A/B N/A

C Local Access

D Collectors and Arterials

Roundabouts

N/A

Local Access

Collectors and Arterials

E State Highways of NonSignificance State Highways of NonSignificance

Table 4-2. Volume to Capacity Ratio Volume to Capacity Ratio Roundabouts

0.85 Local Access and Collectors

Roadways Based on Average Speed

Collectors and Arterials

0.9 Arterials and State Highways of NonSignificance State Highways of Non-Significance

T-7.5: Take the following actions (not in priority order) if probable funding falls short of meeting identified needs:

• Delay development until programs, facilities, or services can be funded; • Obtain needed revenue or revise the transportation plan to reflect known financial resources. • As a last choice, change the transportation LOS standard.

4.4.8 Transportation Revenue The City’s transportation budget provides for capital improvements and the operation, maintenance, and preservation of the street system. The City also must plan for that portion of the improvements that is not funded by state or federal grants or loans and developer contributions. The budgeting decisions must include an analysis of the benefits and costs for priority areas.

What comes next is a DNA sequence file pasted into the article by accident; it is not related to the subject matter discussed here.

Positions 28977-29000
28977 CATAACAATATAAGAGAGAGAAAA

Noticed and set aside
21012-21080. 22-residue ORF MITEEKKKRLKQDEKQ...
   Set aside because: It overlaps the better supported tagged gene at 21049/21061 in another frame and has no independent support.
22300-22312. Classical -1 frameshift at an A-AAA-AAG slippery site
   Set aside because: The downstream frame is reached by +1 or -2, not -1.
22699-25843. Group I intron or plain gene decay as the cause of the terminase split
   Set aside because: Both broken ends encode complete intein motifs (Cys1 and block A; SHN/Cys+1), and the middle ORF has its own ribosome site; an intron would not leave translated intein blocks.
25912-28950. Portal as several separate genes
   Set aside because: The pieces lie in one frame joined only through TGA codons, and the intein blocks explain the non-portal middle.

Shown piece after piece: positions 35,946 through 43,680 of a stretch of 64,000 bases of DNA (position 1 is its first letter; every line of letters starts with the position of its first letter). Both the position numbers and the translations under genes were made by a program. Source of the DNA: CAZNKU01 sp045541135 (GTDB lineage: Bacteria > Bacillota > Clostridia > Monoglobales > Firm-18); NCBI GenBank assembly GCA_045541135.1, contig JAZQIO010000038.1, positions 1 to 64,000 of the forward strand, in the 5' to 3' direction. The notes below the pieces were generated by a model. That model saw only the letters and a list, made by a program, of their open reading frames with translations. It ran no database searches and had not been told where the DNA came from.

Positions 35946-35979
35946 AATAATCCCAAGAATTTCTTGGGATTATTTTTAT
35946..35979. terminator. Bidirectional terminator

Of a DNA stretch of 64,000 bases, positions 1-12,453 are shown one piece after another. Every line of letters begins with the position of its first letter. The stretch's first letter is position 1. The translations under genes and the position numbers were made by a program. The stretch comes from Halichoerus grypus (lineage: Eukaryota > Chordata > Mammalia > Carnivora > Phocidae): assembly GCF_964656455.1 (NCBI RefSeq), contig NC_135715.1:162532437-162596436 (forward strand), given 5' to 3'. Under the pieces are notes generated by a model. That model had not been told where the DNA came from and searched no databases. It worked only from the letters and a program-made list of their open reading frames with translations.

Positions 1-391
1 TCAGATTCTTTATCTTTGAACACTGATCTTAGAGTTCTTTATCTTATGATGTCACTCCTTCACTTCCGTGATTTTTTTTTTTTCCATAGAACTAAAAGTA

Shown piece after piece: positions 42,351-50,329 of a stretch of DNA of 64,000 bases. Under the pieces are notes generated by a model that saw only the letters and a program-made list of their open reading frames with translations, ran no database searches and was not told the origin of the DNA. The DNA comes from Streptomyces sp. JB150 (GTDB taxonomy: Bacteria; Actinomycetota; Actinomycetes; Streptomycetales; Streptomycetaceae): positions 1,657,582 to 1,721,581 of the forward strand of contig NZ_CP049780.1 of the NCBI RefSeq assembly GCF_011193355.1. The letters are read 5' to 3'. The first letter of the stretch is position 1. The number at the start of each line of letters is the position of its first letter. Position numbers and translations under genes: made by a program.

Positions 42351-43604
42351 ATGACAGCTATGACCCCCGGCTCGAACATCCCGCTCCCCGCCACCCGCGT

Transportation Revenue Goal TR-8: Maximize the use of state and federal funds for transportation capital, operating, service, and demand improvements.

Transportation Revenue Policies T-8.1: Maintain a capital improvement plan that identifies construction and improvement priorities and funding. T-8.2: Ensure that the transportation impact fee program responds to land use changes, so that connectivity

occurs and new development pays its proportionate share of needed capacity. T-8.3: Support the Pavement Management System to ensure cost-effective maintenance of transportation

facilities and efficient use of public funds.


T-8.4: Develop equitable transportation impact fees by which land developers are assessed fair-share contributions for any transportation improvements. T-8.5: Direct transportation funding primarily toward multi-modal improvements that will enhance safety and

circulation within and between infill areas, schools, and employment centers within City limits. T-8.6: Focus transportation projects in economic development areas to act as catalysts for job growth.